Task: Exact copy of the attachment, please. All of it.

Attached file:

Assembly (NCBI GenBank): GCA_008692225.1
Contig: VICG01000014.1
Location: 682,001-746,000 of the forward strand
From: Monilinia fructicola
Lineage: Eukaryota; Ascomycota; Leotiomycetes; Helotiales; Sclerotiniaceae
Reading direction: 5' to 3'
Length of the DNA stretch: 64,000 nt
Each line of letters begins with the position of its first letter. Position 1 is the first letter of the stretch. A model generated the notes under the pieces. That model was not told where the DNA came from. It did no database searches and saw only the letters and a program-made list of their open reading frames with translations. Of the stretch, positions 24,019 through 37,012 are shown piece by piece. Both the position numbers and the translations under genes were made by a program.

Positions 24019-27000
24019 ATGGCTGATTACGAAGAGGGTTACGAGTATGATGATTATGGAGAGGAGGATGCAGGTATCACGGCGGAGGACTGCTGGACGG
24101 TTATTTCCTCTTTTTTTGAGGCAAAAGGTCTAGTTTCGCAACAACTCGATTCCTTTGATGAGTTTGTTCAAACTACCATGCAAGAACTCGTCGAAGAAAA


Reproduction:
Assembly (NCBI GenBank): GCA_008692225.1
Contig: VICG01000014.1
Location: 682,001-746,000 of the forward strand
From: Monilinia fructicola
Lineage: Eukaryota; Ascomycota; Leotiomycetes; Helotiales; Sclerotiniaceae
Reading direction: 5' to 3'
Length of the DNA stretch: 64,000 nt
Each line of letters begins with the position of its first letter. Position 1 is the first letter of the stretch. A model generated the notes under the pieces. That model was not told where the DNA came from. It did no database searches and saw only the letters and a program-made list of their open reading frames with translations. Of the stretch, positions 24,019 through 37,012 are shown piece by piece. Both the position numbers and the translations under genes were made by a program.

Positions 24019-27000
24019 ATGGCTGATTACGAAGAGGGTTACGAGTATGATGATTATGGAGAGGAGGATGCAGGTATCACGGCGGAGGACTGCTGGACGG
24101 TTATTTCCTCTTTTTTTGAGGCAAAAGGTCTAGTTTCGCAACAACTCGATTCCTTTGATGAGTTTGTTCAAACTACCATGCAAGAACTCGTCGAAGAAAA